A "Climate of Insecurity": Global Warming as a "Threat Multiplier". Is a warming (drying) climate in the Middle East and northern Africa increasing the potential for destabilization? Here's an excerpt of an article at Worldcrunch: "...Drawing a link between security and climate change inspired mockery from some quarters. But this link is a certainty, and a sufficiently unpleasant one that we systematically forget it, only to see it raise its ugly head over and over again. In March 2008, the High Representative of the European Union for Foreign Affairs and Security Policy forwarded an unambiguous report to member states on this very issue. Seven years after it was written, it clearly served as an eerily accurate warning. The text said that global warming acts as a "threat multiplier" in areas already suffering from social, political, religious or ethnic tensions. "In the future, climate change is likely to affect the social and political stability in the Middle East and North Africa," the report read, pointing to "tensions related to the management of water resources in the Jordan Valley and the Euphrates and Tigris rivers, which are becoming scarce" and the worsening tensions caused by rising temperatures..." (File image credit: NASA).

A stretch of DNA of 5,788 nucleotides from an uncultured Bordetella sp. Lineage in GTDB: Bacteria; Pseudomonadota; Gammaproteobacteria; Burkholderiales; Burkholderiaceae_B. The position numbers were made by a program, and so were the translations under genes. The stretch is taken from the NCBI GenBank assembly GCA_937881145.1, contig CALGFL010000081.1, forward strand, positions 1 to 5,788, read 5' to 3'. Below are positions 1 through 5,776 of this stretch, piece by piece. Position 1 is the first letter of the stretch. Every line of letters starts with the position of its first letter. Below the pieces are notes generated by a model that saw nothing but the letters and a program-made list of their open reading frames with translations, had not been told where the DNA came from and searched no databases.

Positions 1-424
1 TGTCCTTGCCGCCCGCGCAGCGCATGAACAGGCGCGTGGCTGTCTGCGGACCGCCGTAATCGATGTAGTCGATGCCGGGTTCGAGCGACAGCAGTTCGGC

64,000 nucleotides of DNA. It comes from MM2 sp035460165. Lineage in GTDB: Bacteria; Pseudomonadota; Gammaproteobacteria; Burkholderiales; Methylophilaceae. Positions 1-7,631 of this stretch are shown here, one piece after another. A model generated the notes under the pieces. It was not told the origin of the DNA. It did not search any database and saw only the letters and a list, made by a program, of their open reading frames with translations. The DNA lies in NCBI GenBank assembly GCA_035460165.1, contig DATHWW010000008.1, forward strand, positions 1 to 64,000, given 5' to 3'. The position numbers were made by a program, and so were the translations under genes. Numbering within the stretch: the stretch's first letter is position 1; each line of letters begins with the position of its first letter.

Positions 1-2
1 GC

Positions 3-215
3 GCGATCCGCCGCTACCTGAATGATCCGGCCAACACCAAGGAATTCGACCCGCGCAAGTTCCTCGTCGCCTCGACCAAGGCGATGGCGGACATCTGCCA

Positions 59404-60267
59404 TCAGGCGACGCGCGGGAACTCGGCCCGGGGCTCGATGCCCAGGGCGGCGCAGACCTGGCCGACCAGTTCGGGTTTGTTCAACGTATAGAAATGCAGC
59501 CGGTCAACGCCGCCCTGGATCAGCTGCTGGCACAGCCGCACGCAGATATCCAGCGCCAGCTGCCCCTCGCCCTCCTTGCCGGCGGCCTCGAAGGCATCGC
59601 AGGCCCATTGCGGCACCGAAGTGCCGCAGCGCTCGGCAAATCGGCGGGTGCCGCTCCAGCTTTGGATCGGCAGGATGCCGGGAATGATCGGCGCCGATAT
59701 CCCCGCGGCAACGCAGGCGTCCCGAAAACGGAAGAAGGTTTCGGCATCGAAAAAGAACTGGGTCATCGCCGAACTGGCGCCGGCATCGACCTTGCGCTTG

The New Atomic Age We Need. The world is moving toward a low-carbon future, but not fast enough - and cleaner, smaller, ultimately safer forms of nuclear energy may be the only forms of non-carbon energy that scale fast enough, worldwide. Peter Thiel makes a fairly compelling case at The New York Times; here's a clip: "...The single most important action we can take is thawing a nuclear energy policy that keeps our technology frozen in time. If we are serious about replacing fossil fuels, we are going to need nuclear power, so the choice is stark: We can keep on merely talking about a carbon-free world, or we can go ahead and create one. We already know that today’s energy sources cannot sustain a future we want to live in. This is most obvious in poor countries, where billions dream of living like Americans. The easiest way to satisfy this demand for a better life has been to burn more coal: In the past decade alone, China added more coal-burning capacity than America has ever had. But even though average Indians and Chinese use less than 30 percent as much electricity as Americans, the air they breathe is far worse. They deserve a third option besides dire poverty or dirty skies..."